Pet Sematary is King’s twelfth book of horror fiction. It contains several of King’s recurrent themes: characters rushing against time and space to avert disaster; prescient children who are usually victims, sometimes victimizers; the presence of indomitable supernatural evil forces; and normal American family life that disintegrates into the paranormal or perverted.
In Pet Sematary, King concentrates on a major theme in the world’s mythologies and in traditional horror literature: burial and resurrection. The story of the resurrection of Lazarus, which King uses as a keynote, confirms Christ’s beneficent miracle working and foreshadows Christ’s own resurrection, a cornerstone of Christian belief. The resurrection of Gage Creed in Pet Sematary, however, is the work of the cannibalizing Wendigo, an evil force that preys on the grief of Louis Creed and pushes him to insane action.
In the course of the novel, King alludes to one particular horrific resurrection taken from literature and myth: the story of Dr. Frankenstein’s monster as told in Mary Wollstonecraft Shelley’s novel Frankenstein: Or, The Modern Prometheus (1818) and then in various popular films. Dr. Frankenstein’s original purpose in grave robbing and in assembling the monster’s body was to create the “new Adam,” the perfect, beautiful creature who could become the prototype for uncorrupted human generations. Instead, Dr. Frankenstein—like Dr. Creed— creates a lurching, malformed, ugly being who is bent on destruction and dissolution.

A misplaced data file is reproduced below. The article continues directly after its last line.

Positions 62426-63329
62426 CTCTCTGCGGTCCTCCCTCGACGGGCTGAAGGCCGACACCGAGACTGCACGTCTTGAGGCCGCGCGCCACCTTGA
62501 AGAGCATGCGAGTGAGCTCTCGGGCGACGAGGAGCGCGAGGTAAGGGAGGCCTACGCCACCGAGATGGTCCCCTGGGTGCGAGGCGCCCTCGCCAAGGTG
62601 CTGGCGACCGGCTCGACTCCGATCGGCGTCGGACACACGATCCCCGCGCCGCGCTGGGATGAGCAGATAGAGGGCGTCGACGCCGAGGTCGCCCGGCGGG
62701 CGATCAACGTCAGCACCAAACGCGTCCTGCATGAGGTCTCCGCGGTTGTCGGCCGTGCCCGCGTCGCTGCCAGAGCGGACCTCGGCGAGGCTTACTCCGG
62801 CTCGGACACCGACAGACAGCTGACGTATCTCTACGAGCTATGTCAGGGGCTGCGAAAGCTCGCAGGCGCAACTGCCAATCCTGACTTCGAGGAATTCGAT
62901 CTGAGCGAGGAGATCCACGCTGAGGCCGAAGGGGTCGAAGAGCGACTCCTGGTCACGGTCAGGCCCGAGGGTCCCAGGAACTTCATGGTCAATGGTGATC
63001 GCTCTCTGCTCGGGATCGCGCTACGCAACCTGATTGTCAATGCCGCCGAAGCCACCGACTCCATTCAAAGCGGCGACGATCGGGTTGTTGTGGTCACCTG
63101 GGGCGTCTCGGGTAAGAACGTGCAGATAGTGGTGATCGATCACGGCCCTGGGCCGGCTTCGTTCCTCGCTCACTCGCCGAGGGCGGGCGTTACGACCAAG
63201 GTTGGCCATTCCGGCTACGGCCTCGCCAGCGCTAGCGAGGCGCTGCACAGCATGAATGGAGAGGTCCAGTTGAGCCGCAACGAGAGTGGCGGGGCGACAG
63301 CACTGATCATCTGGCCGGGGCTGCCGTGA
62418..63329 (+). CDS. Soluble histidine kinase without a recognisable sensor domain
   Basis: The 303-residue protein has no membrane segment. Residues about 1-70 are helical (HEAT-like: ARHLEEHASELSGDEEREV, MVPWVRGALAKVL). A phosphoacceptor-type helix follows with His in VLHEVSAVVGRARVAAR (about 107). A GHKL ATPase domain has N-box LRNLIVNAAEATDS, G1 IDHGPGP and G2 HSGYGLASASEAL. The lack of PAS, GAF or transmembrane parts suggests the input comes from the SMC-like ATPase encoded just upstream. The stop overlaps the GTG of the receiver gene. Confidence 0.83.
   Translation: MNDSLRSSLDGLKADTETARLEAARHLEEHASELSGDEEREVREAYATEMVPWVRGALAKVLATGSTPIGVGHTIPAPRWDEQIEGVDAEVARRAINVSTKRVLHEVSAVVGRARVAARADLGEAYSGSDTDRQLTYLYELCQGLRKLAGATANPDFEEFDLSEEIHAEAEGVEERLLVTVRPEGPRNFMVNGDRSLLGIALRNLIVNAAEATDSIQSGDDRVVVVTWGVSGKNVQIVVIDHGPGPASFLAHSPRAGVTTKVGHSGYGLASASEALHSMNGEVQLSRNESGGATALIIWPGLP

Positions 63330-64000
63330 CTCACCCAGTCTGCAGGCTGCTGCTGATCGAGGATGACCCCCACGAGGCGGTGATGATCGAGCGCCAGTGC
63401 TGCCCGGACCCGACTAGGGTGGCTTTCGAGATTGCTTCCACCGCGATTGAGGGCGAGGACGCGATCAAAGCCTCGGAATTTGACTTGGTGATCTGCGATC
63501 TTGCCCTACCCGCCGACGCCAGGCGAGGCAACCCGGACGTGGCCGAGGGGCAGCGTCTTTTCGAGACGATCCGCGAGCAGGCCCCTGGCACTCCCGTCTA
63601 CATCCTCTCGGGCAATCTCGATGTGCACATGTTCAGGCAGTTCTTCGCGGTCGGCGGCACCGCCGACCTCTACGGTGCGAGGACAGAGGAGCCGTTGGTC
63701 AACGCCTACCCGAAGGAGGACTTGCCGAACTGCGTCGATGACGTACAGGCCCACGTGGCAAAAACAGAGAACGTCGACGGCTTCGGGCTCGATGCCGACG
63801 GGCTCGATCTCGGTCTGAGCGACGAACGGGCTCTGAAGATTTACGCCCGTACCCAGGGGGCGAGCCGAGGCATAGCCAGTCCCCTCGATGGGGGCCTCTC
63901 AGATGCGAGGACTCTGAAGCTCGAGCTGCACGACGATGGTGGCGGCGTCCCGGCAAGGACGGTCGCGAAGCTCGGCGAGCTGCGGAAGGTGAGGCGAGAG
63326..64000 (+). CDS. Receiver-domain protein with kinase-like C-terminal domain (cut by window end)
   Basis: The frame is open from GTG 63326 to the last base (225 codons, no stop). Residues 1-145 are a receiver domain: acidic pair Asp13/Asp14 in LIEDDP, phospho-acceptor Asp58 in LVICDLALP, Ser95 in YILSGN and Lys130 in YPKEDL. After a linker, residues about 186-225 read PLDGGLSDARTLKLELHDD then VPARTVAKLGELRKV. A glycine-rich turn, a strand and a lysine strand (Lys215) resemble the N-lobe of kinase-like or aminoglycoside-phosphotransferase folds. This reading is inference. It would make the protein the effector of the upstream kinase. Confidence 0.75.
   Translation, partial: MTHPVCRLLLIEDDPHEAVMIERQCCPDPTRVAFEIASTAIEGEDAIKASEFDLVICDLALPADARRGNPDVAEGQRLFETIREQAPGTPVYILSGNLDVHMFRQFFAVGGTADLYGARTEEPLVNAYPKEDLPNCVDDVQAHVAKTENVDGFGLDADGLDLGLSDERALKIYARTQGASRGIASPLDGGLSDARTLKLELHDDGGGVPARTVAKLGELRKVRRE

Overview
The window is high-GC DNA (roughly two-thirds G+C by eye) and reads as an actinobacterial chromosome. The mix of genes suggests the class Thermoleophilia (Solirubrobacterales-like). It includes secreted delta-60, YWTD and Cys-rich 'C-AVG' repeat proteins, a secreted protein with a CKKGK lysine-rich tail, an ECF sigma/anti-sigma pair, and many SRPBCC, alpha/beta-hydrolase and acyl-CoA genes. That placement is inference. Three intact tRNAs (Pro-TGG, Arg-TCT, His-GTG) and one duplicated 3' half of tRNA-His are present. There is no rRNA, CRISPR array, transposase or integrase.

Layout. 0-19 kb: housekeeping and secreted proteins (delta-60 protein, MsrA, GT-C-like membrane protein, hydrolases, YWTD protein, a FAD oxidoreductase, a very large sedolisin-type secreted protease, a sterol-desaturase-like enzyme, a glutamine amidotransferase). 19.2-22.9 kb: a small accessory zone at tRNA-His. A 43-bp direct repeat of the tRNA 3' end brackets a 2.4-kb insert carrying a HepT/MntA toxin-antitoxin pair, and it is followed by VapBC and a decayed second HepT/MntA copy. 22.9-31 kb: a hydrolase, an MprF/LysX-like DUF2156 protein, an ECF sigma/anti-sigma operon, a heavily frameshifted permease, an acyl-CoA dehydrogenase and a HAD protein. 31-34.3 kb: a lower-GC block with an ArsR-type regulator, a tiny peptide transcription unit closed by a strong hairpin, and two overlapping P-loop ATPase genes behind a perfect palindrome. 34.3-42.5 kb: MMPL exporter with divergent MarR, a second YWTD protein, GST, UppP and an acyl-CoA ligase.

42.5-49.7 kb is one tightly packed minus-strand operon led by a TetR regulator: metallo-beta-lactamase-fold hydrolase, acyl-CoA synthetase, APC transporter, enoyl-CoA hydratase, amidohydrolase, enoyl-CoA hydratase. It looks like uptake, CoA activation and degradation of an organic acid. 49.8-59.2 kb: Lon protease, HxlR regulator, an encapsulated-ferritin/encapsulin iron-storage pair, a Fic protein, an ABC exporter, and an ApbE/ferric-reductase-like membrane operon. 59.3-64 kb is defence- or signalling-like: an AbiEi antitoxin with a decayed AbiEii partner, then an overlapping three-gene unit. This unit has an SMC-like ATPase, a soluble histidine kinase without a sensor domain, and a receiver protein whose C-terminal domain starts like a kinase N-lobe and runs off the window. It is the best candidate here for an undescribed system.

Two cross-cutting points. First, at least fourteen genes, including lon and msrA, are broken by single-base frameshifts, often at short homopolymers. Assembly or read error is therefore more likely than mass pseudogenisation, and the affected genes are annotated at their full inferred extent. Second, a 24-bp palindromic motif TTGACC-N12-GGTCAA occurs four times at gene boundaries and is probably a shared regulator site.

At one point, Jud Crandell likens resurrected beings from the Micmac burial ground to the zombies of film, aimlessly and clumsily shambling along. Jud explains, though, that there is a difference. The Micmac zombies, he says, seem to work on “a radio signal that was coming from somewhere else.” That radio signal is the pervasive evil force of the Wendigo, who directs Gage to murder Jud and to cannibalize his mother. The Wendigo inhabits the thoughts of the grieving Ellie, who in a dream sees her father being murdered and the empty grave of her brother. The Wendigo drives Louis to bury Rachel’s mutilated body in the hope of another horrid resurrection. The Wendigo curse plagues the Creed family through the novel’s end. Louis’ final desperate act of burying Rachel’s body results in the continuation of the curse as Rachel returns from the dead to carry forth evil.